Youth remember schoolboy's death in a transformed Soweto
VILAKAZI STREET in Soweto slopes down towards Soccer City, the iconic clay-brown stadium that in the distance lights the evening skyline.
On June 16th, 1976, when thousands of Sowetan schoolchildren marched from the Morris Isaacson high school, such a magnificent stadium would have been unimaginable. That morning was supposed to be about a peaceful walk to protest the stipulation that all South Africans would have to learn Afrikaans as well as English.
Hector Pieterson, aged 12, was among the first children killed. Within hours, Soweto was wreathed in smoke while riots between police and locals raged.
Hundreds of people were killed – a precise figure has never been agreed. The date has now become Youth Day in South Africa.
And with Bafana Bafana, the national football team, on the evening billing against Uruguay, the famous township was caught yesterday between remembering that day and celebrating a football match. President Jacob Zuma, Fifa officials, football heroes such as Patrick Vieira and Nwankwo Kanu, hundreds of Sowetan schoolchildren and those who survived the march: all reprised the walk from Jacob Issacson high school yesterday morning.
“I believe the spirit of Pieterson will be seen on the battlefield tonight,” said Kirsten Nematandani, the President of South Africa’s Football Association in an address beside the simple stone memorial to Pieterson. “Thank you Hector, thanks to the youth of Soweto. The route to Bafana started here. Long live the spirit of youth! May I remind you that the struggle is not over. Indeed we have the political freedom. The educational and the economic freedom is waiting for you. Long live the youth of South Africa!”
On a beautifully crisp and sunny morning, Sowetans stood singing outside the high school, the local shebeens prepared buffet lunches and stocked the coolers with beer and many tourists wandered around wearing yellow T-shirts bearing a photograph of Pieterson being carried away injured. It was a strange occasion, half-celebratory but solemn and a rare chance for World Cup tourists to capture “authenticity” on their camera phones. But for many Sowetans over 40 it was a reflection of a horrific day that altered lives.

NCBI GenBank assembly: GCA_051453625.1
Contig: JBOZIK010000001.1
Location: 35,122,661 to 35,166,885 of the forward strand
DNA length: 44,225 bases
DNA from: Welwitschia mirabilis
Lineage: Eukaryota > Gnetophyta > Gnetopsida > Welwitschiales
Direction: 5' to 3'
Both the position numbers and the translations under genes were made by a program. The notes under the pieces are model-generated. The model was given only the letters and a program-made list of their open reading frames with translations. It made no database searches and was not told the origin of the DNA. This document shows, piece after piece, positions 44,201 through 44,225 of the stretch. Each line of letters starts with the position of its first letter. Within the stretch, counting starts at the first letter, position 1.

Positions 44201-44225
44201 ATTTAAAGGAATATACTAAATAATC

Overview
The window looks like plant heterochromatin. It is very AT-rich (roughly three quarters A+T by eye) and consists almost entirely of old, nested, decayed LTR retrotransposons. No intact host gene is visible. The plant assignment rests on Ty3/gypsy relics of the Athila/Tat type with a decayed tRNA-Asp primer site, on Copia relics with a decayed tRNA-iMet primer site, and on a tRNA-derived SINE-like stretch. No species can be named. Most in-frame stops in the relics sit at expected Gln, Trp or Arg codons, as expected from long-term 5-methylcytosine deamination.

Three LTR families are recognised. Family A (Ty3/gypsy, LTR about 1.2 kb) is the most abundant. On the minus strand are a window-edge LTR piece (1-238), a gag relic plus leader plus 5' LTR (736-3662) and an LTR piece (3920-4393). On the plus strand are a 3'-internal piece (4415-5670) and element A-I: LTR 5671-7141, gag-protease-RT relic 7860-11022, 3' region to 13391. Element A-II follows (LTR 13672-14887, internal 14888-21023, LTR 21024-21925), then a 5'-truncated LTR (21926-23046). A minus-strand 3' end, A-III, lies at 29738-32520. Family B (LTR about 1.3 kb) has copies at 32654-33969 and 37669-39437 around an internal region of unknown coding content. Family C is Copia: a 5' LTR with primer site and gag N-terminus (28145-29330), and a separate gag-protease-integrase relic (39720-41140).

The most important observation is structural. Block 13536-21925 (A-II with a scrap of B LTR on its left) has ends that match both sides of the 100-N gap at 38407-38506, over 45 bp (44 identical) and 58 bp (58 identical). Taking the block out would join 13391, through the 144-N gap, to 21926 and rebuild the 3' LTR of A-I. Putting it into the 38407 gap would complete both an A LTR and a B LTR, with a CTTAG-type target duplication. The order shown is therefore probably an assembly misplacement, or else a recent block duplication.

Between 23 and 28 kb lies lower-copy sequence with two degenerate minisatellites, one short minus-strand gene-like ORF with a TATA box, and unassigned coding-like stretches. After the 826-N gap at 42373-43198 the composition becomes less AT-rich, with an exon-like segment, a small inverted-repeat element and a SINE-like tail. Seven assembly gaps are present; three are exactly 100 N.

“I remember it was as cold a day as today,” says Zwelinzima Sizani, who helped organised the walk. “And I remember the trauma of seeing children getting shot. I was a kid myself. Seventeen. We had avoided going anywhere near the police station on our route. But the police treatment was very brutal. It was indiscriminate, whether young, old or whatever. In the afternoon, they came in with helicopters and whatever. But by evening they could not come into Soweto. They were scared.”
Sizani woke up that morning in a bed he would not sleep in until 1992. He was imprisoned for nine months, fled South Africa in 1977 and lived in Angola, Cuba and East Germany. Asked what he had learned on his travels, he laughs. “Artillery. Working against enemy forces. Counterinsurgency. But I got my political education too.”
He is a tall man, and wears the rainbow scarf of South Africa and a black beret with a silver star. Today he is the director for political education for the Gautung branch of the ANC.
Mandela House shades even Desmond Tutu’s as the most famous dwelling on Vilakazi Street and business was particularly brisk on this morning. One of the guides, who goes by the name of Madonna in her public life, has promised herself this is her last year.
“I wanted to retire but they asked me not to because of this 2010 thing.”
She was a student marcher 34 years ago. She was shot in the leg, her head was bludgeoned and she lived like a fugitive for the rest of that year, moving from house to house. Later, she became deeply involved in the Women’s League of the ANC. She speaks formally and quietly and her face creases with laughter when asked about the big match against Uruguay. “Oh, I will watch them. I like watching them. They might win!”
By noon, Patrick Vieira, the statesmanlike French midfielder, has come up Vilakazi Street past kids performing Zulu dances and visitors posing outside the famous landmarks.
Already, the commentary of the first match of the day is audible from the bars, the sky is clear blue and everywhere people are laughing. This is Soweto 34 years on.